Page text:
Minnesota Twins Spring Training Preview: Center Field
By Ben Noble
Over the course of the past few weeks, I’ve been providing a rundown on who the Twins will have in Spring Training camp at each position, including projected starters and backups, as well as long shots to make the Opening Day roster.
Aug 13, 2012; Minneapolis, MN, USA: Minnesota Twins right fielder Darin Mastroianni (19) hits a two run double in the sixth inning against the Detroit Tigers at Target Field. Mandatory Credit: Jesse Johnson-USA TODAY Sports
More than half of the Twins positional starters are basically set in stone, but we’ll take a look at the contenders where there is competition; many of the more interesting battles in camp will play out for backup spots as the spring progresses. And while even a strong camp will still mean relegation to the minors for a lot of these guys, they’ll be just an injury away from seeing time with the Twins at some point over the course of the season.
So far, we’ve run down the catchers, first, second and third base, shortstop and left field. Today, we’ll look at the competition at center field as we move our way around the diamond over the course of Spring Training.
PROJECTED STARTER: Darin Mastroianni
Aaron Hicks‘s defense and arm have been MLB-ready for a couple of years now. He’s fast, he sees a lot of pitches, and his walk rate has stayed consistently high as he’s moved up levels over the course of his minor league career. So why not start him in center, watch his arm and speed play up in Target Field’s spacious outfield, and allow him to learn MLB pitching on the job while his OBP keeps him afloat? Two words: team control. He’s a stud now, and he’s still going to be a stud in a month or so into the season once the Twins are guaranteed an additional year of team control with the 22 year old. I expect Hicks to make the majority of starts in center field for the Twins in 2013, but I fully expect him to start the season in AAA Rochester. The last position player other than Baby Jesus that the Twins had skip AAA and start the season with the big league club without making an appearance in September? Cristian Guzman in 1999.
May 24, 2011; Minneapolis, MN, USA; Minnesota Twins outfielder Joe Benson (63) against the Seattle Mariners at Target Field. The Twins defeated the Mariners 3-2. Mandatory Credit: Brace Hemmelgarn-USA TODAY Sports
In my perfect world, Joe Benson would break camp with the big league club, proving that his 2012 was just a blip in the larger scope of his career, and assure Twins brass that they can move Justin Morneau and/or Josh Willingham as Benson and Hicks could take over those vacated roster spots. I fully expect Benson to have a bounce-back season in 2013, but I think the Twins will want him to play every day and, having played only 28 career games at AAA, the team may have him start the season in Rochester.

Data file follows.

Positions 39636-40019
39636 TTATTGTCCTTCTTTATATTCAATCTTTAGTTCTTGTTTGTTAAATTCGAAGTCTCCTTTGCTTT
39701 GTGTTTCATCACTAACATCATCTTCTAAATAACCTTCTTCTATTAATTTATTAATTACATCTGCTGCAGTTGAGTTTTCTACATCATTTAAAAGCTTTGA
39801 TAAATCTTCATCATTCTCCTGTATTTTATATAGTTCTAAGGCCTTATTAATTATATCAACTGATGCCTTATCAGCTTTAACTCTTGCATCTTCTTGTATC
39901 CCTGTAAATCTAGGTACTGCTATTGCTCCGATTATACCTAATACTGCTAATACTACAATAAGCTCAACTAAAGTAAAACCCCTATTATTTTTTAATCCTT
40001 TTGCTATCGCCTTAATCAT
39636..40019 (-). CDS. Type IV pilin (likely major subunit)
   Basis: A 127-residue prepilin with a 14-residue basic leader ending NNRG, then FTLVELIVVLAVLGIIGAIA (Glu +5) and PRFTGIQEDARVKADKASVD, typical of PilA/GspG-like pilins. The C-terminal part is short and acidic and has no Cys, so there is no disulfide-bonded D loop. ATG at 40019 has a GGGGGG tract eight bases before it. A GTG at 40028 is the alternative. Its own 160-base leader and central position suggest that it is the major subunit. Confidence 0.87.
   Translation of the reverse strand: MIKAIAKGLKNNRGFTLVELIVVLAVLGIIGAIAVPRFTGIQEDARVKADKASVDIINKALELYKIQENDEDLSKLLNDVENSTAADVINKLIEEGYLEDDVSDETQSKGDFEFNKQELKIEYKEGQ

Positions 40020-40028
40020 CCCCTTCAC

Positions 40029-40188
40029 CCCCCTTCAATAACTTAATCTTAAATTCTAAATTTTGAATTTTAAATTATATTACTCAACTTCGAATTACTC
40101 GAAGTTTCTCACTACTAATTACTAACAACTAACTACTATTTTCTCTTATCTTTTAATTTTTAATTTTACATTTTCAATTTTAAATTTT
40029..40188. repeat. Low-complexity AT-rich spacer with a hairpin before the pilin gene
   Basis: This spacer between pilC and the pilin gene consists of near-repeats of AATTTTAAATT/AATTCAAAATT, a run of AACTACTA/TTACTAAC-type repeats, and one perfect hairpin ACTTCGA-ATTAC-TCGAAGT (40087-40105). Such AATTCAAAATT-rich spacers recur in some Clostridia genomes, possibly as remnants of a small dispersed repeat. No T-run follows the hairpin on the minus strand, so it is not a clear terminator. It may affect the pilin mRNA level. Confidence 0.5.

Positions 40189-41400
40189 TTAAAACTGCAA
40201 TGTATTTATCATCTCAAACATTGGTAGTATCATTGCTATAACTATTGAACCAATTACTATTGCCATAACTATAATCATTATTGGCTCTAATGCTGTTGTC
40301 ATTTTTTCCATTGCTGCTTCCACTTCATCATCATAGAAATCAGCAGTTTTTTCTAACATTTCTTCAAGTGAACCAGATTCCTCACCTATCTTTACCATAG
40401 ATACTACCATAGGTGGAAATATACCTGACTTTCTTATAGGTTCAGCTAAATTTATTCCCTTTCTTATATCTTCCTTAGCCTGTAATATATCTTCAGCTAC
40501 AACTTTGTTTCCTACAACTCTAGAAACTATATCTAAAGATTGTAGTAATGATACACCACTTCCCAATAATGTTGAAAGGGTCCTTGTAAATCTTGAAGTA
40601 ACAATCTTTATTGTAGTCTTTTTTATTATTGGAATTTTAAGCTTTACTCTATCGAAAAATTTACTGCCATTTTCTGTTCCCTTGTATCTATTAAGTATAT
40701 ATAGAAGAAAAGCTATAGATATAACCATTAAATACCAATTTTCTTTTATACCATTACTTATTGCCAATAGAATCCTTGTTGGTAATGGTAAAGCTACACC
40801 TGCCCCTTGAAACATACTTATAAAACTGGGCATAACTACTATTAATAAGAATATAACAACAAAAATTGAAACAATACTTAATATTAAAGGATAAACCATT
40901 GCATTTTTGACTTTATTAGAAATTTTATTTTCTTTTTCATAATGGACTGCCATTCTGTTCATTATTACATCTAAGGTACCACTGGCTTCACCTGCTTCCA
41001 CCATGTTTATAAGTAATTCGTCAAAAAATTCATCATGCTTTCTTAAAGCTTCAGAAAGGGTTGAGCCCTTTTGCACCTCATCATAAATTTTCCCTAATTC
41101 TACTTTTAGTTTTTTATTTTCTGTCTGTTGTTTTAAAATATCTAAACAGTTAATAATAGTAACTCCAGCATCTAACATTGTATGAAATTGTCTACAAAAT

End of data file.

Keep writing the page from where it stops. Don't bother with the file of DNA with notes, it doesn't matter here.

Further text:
I’ll be pleasantly surprised if Hicks breaks camp with the Twins, and I’m rooting for Benson to take the job and run with it this spring, although I think his ultimate landing spot will be in left field. All of that said, I think Mastroianni has the best chance of the three contenders to head north as the club’s starting center fielder out of spring training, and we’ll see Hicks come up in early May, at which point Mastroianni will go back to maximizing his value as a fourth outfielder. It has less to do with talent and everything to do with logistics.
PROJECTED BACKUP: Brandon Boggs
If either Hicks or Benson start the season in center, Boggs becomes redundant, but if the Twins do go with Mastroianni, Boggs makes the most sense going into camp as a fourth outfielder. After Hicks comes up, we might not see Boggs in a Twins uniform the rest of the season. Still, he’s a solid player with MLB experience in center field and as a leadoff hitter. You can find my write up of Boggs here.
I wrote about both Clete Thomas and Wilkin Ramirez in my left field spring training preview, but the gist of it is that Thomas played more center field in Rochester last year than at any previous point in his career, and Ramirez was a one-time top prospect who will have to prove his glove can play center if he hopes to stick with the club as a backup. Both men will be in the competition for the fourth outfielder spot.
This is the most-hotly contested competition in spring training, and you can make a compelling argument for any one of Hicks, Benson or Mastroianni to win the job. Rather than throwing out here what I want to have happen, I’ve written what I think will most likely happen at the end of the day: Mastroianni and Boggs head north out of spring training, Hicks comes up about a month later, and Benson makes his way back to The Show at some point this season, probably around the All-Star break. Honestly, I’m rooting against my own projections here.
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